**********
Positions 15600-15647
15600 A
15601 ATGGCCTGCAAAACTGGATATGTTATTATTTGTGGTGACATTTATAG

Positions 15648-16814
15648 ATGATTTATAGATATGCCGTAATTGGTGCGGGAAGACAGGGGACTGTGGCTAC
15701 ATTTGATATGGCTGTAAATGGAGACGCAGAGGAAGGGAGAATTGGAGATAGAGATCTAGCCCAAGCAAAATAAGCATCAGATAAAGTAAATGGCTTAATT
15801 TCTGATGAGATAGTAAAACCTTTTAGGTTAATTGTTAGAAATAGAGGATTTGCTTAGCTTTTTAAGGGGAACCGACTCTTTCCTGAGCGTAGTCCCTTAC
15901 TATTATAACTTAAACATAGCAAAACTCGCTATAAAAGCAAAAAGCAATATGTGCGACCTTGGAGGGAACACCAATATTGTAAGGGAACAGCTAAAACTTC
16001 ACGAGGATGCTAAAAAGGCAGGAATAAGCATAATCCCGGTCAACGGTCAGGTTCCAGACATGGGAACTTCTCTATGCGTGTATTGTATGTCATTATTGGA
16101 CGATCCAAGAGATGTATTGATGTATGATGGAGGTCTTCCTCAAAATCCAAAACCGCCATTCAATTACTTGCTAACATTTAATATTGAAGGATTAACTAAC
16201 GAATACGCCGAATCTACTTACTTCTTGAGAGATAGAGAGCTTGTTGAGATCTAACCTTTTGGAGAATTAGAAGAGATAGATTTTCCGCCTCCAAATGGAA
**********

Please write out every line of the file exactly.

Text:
Positions 15600-15647
15600 A
15601 ATGGCCTGCAAAACTGGATATGTTATTATTTGTGGTGACATTTATAG

Positions 15648-16814
15648 ATGATTTATAGATATGCCGTAATTGGTGCGGGAAGACAGGGGACTGTGGCTAC
15701 ATTTGATATGGCTGTAAATGGAGACGCAGAGGAAGGGAGAATTGGAGATAGAGATCTAGCCCAAGCAAAATAAGCATCAGATAAAGTAAATGGCTTAATT
15801 TCTGATGAGATAGTAAAACCTTTTAGGTTAATTGTTAGAAATAGAGGATTTGCTTAGCTTTTTAAGGGGAACCGACTCTTTCCTGAGCGTAGTCCCTTAC
15901 TATTATAACTTAAACATAGCAAAACTCGCTATAAAAGCAAAAAGCAATATGTGCGACCTTGGAGGGAACACCAATATTGTAAGGGAACAGCTAAAACTTC
16001 ACGAGGATGCTAAAAAGGCAGGAATAAGCATAATCCCGGTCAACGGTCAGGTTCCAGACATGGGAACTTCTCTATGCGTGTATTGTATGTCATTATTGGA
16101 CGATCCAAGAGATGTATTGATGTATGATGGAGGTCTTCCTCAAAATCCAAAACCGCCATTCAATTACTTGCTAACATTTAATATTGAAGGATTAACTAAC
16201 GAATACGCCGAATCTACTTACTTCTTGAGAGATAGAGAGCTTGTTGAGATCTAACCTTTTGGAGAATTAGAAGAGATAGATTTTCCGCCTCCAAATGGAA